These results indicate that a relationship exists between working memory capacity and ability to suppress intrusions. [430].

We can’t expect low span and high span individuals to behave the same way during testing. It is speculated that low working memory capacity participants experience more overall interference than participants with high working memory capacity. The authors refer to this as “general” interference, and it is due to elements outside of the experiment and stimuli. [431]

Rosen & Engle’s (1997) four category fluency model can be used to explain how information retrieval occurs during the paired-associates task. It consists of:

  1. Automatic spreading of activation, which occurs as a result of being presented with a cue. This does not require controlled attention, so the low and high span participants show no difference in this component. [432]
  2. Covert monitoring for errors, which occurs when presented with a new list. It is a controlled process, and so, requires sufficient time to be implemented. [432]
  3. Suppression of previously retrieved information, which occurs when participants are presented with an old cue that now matches a new response. High memory capacity participants perform better at this task than low memory capacity participants. It is possible that low span participants are unable to suppress intrusions because their attention can only accommodate one of the three controlled components at once. [433]
  4. Controlled search, which is necessary when correct responses are not readily available. It requires sufficient time to be implemented. The authors predict that the high span participants would perform this task better, but the current experiment did not test this hypothesis. [433]

Dempster, 1991, 1992: the ability to resist interrupting thoughts may be a source of individual differences, and this ability is related to frontal lobe functioning. [433]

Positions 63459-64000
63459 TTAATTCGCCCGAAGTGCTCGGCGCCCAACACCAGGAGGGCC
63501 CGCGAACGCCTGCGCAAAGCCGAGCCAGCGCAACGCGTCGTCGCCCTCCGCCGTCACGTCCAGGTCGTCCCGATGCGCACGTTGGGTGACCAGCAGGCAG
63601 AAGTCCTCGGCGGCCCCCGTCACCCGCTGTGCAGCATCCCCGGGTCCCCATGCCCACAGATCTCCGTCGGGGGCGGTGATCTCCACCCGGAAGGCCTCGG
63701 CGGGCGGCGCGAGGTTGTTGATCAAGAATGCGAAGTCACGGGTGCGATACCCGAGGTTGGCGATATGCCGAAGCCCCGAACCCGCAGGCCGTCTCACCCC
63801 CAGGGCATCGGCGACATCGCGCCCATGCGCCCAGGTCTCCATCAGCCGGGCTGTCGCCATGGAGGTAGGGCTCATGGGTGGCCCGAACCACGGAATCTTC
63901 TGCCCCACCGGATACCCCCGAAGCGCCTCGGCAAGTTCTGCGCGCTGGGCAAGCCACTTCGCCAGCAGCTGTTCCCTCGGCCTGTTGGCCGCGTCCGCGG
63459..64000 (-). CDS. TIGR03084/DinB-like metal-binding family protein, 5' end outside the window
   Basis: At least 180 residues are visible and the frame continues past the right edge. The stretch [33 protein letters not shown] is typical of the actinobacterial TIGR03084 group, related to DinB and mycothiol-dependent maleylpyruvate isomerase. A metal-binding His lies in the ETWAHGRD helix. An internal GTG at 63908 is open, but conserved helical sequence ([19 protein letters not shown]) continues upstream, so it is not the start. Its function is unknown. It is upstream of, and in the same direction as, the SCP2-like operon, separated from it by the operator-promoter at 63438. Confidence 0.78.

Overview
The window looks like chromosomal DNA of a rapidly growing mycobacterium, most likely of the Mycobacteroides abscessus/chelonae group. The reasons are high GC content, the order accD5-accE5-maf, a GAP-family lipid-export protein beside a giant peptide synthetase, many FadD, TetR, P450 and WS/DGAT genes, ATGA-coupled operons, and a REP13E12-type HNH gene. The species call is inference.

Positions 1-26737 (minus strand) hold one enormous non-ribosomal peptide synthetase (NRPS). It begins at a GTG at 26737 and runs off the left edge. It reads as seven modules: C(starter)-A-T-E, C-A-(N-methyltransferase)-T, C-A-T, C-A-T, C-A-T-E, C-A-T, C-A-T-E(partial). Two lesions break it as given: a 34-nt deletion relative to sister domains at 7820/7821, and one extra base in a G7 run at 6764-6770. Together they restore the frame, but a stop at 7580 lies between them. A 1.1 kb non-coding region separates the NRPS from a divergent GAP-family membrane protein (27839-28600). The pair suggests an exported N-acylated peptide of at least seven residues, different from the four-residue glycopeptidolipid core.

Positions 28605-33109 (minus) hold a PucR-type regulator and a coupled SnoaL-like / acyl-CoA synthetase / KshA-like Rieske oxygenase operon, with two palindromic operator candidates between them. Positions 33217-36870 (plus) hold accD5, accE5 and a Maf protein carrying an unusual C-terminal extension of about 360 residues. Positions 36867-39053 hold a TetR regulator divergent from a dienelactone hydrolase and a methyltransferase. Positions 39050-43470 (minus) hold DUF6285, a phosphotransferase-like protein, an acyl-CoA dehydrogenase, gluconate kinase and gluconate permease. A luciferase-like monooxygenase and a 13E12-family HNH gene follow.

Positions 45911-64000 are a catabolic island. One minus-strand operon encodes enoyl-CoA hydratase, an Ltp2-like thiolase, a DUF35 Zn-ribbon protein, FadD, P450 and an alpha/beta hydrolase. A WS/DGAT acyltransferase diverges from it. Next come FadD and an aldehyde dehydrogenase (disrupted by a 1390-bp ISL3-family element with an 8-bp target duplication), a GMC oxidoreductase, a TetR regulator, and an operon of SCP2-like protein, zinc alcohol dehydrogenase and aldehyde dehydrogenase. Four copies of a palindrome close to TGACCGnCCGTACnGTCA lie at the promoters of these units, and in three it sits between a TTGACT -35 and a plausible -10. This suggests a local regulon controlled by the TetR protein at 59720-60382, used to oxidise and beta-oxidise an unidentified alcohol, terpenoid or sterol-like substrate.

Shimamura et. al, 1995: patients with frontal lobe deficits showed greater vulnerability to interference during a paired-associates task. [434]

Evidence that frontal lobe function is implicated in working memory capacity: Uhl et. Al, 1990, found evidence that the frontal lobe is active in normal participants during a paired-associates task. Rosen & Engle have found working memory capacity to be important for the same task. Due to this, the authors say “it seems only a short step to suggest that a relationship exists between working memory capacity and frontal lobe functioning". [434]

Engle, Tuholski, Laughlin, & Conway, in press (see summary author’s notes): a relationship exists between working memory capacity and general intelligence. This has been linked to frontal lobe functioning (Duncan, Emslie, & Williams, 1996). [434]

The authors recognize that in suggesting a relationship between working memory capacity and frontal lobe functioning, they seem to be comparing individuals with low working memory capacity with frontal lobe patients. However, they believe that both of these groups share a deficit in controlled attention, which decreases an individual’s ability to suppress interference. [434]

The ability to suppress intrusive thoughts and behaviours may demonstrate a link between working memory capacity and frontal lobe functioning. [434]

Summary author's notes: